Full of Regret? Study Shows Best Practical Use for Past Pain
New research indicates that most people have regretful thoughts multiple times per week which usually cause fruitless suffering, yet people can use regret to ‘self-actualize’, according to Professor in Clemson University’s psychology department Robin Kowalski.
According to the study, people can benefit from regret because it helps them conceptualize and even realize their “ideal self”.
“Following [their own] advice helped participants overcome regret,” Kowalski said.
Adding: “When participants followed their advice in the present, they were much more likely to say that their younger selves would be proud of the person they are now.”
Kowalski also found that almost half of participants said the advice they would offer their younger selves influenced their description of their future selves, whether that was “successful and financially stable” or “old and decrepit.”
Areas People Offer Advice to Their Younger Self
Kowalski said the top three areas clearly are education, self-worth and relationships.
Advice tied to education often was individuals urging themselves to return to or finish school and many participants offered a timeline, such as “get master’s while in your 20s” or “finish college in four years.”
Advice related to self-worth, such as “be yourself” or “think through all options before making a decision,” tended to be more inspirational and corrective than the more temporal advice about education.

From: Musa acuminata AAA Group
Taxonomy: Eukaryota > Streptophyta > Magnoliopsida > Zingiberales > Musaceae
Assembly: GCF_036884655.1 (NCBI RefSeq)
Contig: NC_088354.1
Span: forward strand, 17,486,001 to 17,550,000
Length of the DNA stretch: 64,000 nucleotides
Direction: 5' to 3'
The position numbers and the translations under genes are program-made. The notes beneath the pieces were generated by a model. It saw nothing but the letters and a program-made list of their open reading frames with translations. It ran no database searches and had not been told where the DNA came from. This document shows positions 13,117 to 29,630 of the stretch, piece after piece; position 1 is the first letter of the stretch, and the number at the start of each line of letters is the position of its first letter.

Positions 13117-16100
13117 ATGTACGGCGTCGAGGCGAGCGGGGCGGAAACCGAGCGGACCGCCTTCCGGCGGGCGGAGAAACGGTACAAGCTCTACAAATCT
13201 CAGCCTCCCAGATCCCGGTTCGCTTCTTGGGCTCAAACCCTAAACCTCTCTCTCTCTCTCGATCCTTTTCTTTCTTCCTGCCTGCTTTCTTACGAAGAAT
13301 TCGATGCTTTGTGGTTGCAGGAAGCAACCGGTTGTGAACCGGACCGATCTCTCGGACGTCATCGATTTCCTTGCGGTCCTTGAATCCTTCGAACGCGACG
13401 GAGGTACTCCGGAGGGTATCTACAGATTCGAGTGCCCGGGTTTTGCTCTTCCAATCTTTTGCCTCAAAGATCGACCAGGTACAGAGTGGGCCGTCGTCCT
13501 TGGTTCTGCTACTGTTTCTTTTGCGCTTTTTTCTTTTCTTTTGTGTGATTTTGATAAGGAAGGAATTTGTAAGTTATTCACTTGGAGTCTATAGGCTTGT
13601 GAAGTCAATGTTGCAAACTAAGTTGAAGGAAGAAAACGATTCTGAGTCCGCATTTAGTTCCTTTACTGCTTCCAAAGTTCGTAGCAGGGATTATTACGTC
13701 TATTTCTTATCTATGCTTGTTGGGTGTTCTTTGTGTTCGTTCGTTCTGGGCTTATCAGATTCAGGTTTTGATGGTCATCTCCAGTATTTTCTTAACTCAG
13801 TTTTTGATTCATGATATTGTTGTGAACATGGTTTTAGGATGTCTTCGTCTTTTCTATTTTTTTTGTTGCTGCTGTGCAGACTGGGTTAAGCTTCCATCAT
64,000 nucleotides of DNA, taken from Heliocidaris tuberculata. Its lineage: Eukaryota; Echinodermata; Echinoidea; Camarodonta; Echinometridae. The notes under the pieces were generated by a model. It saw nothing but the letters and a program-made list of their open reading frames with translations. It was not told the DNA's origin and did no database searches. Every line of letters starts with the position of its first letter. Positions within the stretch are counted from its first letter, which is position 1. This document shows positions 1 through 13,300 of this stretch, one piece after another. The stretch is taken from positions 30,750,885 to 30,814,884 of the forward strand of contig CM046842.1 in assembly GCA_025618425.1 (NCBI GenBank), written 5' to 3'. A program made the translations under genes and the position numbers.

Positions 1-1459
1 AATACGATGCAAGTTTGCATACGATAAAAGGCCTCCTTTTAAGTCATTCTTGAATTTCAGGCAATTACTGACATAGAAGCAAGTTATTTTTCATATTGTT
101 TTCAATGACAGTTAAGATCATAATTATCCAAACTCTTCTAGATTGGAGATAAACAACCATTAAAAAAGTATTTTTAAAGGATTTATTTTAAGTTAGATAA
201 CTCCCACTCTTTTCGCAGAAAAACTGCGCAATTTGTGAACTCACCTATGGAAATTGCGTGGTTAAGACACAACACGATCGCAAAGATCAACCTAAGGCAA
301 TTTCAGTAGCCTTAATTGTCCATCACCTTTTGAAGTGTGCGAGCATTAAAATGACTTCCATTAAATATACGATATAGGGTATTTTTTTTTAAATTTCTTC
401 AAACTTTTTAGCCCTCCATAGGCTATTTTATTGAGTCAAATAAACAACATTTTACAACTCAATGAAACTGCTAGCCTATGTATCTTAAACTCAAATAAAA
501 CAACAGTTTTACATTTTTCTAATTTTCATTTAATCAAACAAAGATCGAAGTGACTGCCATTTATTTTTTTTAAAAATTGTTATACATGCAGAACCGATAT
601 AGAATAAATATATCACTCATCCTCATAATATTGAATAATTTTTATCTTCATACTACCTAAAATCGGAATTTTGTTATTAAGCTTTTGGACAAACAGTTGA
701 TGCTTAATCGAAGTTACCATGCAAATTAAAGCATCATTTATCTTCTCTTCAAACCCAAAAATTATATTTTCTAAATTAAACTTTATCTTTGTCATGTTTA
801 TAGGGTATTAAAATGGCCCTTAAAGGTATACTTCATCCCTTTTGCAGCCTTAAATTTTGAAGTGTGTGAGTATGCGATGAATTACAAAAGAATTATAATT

Kowalski said all of this advice, particularly related to relationships, can lead to corrective behavior.
“My favorite piece of advice in the whole paper came from a guy who said ‘Do. Not. Marry. Her.,'” Kowalski says.
“That’s valuable for the person that he is now because he can reflect and have a better idea of what he’s looking for in an ideal mate, plus he can offer advice to others.”
Kowalski’s findings are consistent with research on the “reminiscence bump,” which is the tendency for older adults to have increased recollection for events that occurred during their adolescence and early adulthood.
Most of the advice participants offered to themselves was tied to a pivotal event that had occurred between the ages of 10 and 30.
“These are critical years; people go through high school and college, get married, have kids and start their careers,” Kowalski said.
“On the one hand you can say, ‘Duh, of course these are important years,’ but when we separated positive pivotal events and negative pivotal events, almost all of them fell into that time period.
“It’s interesting to find clear evidence to support the reminiscence bump.”
Surprising Research Factors
Kowalski said the honesty and poignancy of some of the responses were surprising.
Many had to do with addiction, and one participant offered advice to his younger self that would have prevented a car accident that killed his uncle.
Kowalski said she’s only preoccupied with these “dark side” subjects because it helps her appreciate the light.
“There’s a real emotional pull to this topic and it’s what drew me to it in the first place,” Kowalski said.
“These are two of my favorite studies I’ve ever done because everyone can relate to it and everyone has asked themselves this question.”